Cracked grout around your home can not only look bad, but it can also cause problems for both you and your home.
Grout is what fills the fine lines between the tiles on your floors and walls. It’s a mix of cement and sand and bonds your tiles together while creating a waterproof seal that keeps any spills or moisture from getting through to the sub-flooring or walls.
Over time, grout can crack or chip away. This can cause tiles to shift and crack (hello, tripping hazards), and also lead to damage to the sub-flooring and drywall behind your tiles. But the good news: Taking care of your damaged grout is easy, even for a novice DIYer.
Select the Right Tools for Your Task
Each cracked grout repair job is different, so you'll want to carefully select the tools you use to grind down and remove damaged sections.
For example, grout blades are angled and curved differently. Look for a multi-tool that you can adjust or find a one-off tool that works for the job at hand.
Grind Down the Crumbling Grout
Using your dremel or grout blade, grind down the cracks or crumbling grout so that you can easily replace it. Start with the sections where the grout grooves are deepest and work your way back.
Aim for uniformity throughout; no uneven edges or rough patches. This step will set you up for success later when you place new grout in the area.
Remove the Damaged Grout
Next, you’ll need to remove what’s left of your cracked grout. For grout that’s already loose and easy to remove, you can do it by hand. The more difficult-to-access pieces should be jarred loose during the grinding-down process.
You should always remove as much of the old grout as you can before adding a new layer. Otherwise, newly applied ground won't bond correctly to the surrounding surfaces, creating an even bigger headache later on.
Color-Match the New Grout
Unless you’re replacing all the grout in your space, you’ll need to find a replacement that’s as close to the original color as possible. Otherwise, it’ll be very obvious where you regrout.
You can get help by taking a piece of your old grout to a home improvement store. An employee might be able to color-match the sample to one of their products.
Apply Your New Grout
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If you purchased a mixable grout, start by mixing grout powder with water per the instructions. Read the instructions and product labels carefully to get the ratio correct.
Pour a quarter to a half-gallon of grout over the tiles that you’re regrouting. You can also use a putty knife if it's a smaller section. Using a rubber grout float, spread the material evenly over the edges. Move the grout float in sweeping circles to help move it evenly across the tiles and into the crevices.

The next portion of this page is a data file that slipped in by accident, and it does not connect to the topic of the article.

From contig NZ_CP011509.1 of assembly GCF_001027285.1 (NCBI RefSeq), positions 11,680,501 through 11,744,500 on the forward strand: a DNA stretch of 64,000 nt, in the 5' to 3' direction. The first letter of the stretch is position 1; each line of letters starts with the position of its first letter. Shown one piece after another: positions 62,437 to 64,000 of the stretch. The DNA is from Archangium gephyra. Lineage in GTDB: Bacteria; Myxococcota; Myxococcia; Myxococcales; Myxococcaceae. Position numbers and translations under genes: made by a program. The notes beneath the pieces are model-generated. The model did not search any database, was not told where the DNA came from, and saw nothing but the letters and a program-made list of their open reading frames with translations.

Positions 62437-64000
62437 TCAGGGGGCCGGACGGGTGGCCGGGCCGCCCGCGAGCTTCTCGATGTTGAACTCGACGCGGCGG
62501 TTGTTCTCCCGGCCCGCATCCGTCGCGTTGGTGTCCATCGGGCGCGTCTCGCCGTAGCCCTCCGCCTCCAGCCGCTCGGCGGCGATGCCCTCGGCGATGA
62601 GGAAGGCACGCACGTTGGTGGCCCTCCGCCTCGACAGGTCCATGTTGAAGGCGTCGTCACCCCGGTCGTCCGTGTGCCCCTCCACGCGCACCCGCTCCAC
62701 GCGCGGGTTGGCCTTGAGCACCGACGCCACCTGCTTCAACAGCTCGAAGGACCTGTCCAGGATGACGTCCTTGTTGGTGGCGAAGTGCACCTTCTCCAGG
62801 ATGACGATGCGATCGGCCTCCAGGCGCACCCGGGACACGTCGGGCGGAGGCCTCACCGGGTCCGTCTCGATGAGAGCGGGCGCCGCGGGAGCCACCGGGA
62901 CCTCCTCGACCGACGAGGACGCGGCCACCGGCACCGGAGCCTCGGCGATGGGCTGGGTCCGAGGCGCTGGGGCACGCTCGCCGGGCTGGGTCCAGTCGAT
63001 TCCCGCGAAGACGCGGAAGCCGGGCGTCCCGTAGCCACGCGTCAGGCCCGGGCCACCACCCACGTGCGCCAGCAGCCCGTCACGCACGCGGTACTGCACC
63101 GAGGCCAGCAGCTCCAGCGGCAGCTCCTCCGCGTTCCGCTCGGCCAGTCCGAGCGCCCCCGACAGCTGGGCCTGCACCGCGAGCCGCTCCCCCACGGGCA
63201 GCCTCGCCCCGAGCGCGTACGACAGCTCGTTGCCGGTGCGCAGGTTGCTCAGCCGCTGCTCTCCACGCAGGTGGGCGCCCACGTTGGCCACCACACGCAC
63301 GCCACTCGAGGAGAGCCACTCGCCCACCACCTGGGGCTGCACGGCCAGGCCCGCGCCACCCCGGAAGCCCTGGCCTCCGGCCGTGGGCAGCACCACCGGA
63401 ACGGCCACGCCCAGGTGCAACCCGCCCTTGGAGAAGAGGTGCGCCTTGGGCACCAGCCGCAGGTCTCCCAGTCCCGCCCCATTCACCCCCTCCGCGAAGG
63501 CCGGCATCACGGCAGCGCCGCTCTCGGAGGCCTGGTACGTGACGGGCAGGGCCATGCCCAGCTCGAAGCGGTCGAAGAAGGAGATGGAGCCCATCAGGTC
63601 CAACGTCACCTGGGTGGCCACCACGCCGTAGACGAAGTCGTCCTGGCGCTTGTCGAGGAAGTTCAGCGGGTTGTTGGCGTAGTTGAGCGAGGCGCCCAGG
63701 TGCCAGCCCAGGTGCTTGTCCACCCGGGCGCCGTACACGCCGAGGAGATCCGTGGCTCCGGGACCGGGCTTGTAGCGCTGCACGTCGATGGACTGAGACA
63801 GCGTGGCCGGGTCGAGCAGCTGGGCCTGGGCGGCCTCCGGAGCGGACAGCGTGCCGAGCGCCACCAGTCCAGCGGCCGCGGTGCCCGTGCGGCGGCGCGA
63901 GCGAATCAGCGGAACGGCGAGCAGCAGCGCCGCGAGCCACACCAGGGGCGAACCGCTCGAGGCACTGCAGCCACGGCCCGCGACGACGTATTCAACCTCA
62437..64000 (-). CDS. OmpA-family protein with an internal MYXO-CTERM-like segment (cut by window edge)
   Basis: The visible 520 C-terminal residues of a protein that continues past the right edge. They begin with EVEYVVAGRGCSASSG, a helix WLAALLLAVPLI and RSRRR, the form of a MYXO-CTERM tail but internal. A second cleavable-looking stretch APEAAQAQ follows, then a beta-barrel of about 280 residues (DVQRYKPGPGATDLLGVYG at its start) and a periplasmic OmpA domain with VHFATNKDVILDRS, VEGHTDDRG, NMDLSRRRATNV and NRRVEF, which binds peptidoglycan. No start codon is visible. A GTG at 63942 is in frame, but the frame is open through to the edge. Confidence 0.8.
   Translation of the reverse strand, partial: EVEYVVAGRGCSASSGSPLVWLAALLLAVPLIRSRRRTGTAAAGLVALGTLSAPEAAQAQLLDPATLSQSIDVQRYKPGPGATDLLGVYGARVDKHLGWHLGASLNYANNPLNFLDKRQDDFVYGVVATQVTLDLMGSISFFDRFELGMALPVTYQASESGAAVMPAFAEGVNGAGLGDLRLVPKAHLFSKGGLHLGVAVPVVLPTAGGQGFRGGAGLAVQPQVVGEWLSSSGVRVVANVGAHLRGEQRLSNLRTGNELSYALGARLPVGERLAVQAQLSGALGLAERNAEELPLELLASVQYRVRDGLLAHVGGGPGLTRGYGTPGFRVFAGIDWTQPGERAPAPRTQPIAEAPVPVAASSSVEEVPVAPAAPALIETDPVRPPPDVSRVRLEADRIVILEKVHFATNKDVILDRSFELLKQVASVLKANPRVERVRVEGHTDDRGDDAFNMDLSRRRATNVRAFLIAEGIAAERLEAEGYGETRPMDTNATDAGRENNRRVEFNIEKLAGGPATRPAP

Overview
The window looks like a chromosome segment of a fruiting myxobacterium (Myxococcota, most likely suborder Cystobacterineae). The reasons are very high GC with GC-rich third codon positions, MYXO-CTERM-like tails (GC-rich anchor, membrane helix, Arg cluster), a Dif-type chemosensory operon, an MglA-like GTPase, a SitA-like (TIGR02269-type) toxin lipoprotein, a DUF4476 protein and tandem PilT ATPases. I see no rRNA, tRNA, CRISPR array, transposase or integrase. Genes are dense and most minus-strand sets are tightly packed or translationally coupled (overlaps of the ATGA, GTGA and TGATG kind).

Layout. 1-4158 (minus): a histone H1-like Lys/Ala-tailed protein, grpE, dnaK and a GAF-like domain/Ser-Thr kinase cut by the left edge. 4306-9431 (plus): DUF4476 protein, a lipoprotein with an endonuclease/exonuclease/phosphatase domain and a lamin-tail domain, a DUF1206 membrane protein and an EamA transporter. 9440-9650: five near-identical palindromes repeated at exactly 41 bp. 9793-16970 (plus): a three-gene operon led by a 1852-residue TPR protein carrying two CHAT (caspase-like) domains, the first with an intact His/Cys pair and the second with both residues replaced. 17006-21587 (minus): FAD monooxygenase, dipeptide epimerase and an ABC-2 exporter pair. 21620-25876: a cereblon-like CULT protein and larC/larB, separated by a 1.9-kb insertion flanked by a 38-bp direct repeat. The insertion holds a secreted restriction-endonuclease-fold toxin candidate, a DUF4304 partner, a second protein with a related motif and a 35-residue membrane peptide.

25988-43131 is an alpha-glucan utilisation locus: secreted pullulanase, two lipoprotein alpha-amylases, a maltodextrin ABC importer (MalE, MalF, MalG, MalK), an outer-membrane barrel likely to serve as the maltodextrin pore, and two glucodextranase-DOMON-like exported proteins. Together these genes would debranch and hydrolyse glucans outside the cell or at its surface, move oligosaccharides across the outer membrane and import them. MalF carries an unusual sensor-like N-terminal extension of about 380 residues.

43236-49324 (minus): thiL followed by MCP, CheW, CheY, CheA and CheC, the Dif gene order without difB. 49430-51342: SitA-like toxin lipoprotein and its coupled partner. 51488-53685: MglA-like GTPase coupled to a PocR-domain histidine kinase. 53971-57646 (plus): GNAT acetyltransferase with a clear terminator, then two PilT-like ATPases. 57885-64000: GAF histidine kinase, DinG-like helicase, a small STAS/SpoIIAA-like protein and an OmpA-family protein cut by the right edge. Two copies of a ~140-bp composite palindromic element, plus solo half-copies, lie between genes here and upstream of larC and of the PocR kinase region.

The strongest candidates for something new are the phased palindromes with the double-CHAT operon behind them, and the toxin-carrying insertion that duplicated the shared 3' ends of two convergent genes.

Avoid putting too much grout on the tiles at one time. It's better to start with small layers and add more later. You'll need to wipe any excess grout off the surrounding tile before it dries to prevent it from adhering to surface tiles.
Let It Dry
Whether you’re fixing the grout on your floor or your walls, you’ll need to let it dry completely before walking on the surface or allowing water to come into contact with it. Drying times vary by product, but normally grout requires 48 hours to fully cure.
Seal the Surface
An easy way to keep your grout looking its best—and prevent future cracks—is by sealing it. This step is an investment in keeping your grout looking its best for a long time, and it ensures that it will last as long as possible. You'll reduce the likelihood of future cracks and holes—as well as mold—by using a grout sealant.
Once the grout is dry, use a ¼ cup of vinegar mixed with eight ounces of water in a spray bottle to wipe down the area. This step removes impurities and also helps disinfect the area. Be sure to wait the appropriate amount of dry time per instructions.
Apply a thin coat of the appropriate sealant with a sponge, quickly wiping any excess off before it has the chance to dry. Apply between two to three coats, being sure to allow an hour of drying time between each layer.
The type of sealant you use varies depending on the type of surface. For instance, your bathroom will probably see more moisture than your living room floor, so you’d want to make sure any sealant you use in that area has a waterproof component.
When You'll Need to Call the Pros
While many grout repairs are small (and easy) enough to be handled on your own, there are a few situations where you might want to hire a grout repair service near you.
If your grout issues have caused, or are caused by, structural problems like cracked floorboards or water damage, you may want to call an expert to help you get to the source of your problem before attempting to fix it yourself. Otherwise, fixing the damaged grout will only be a temporary solution to what could become a major problem down the line.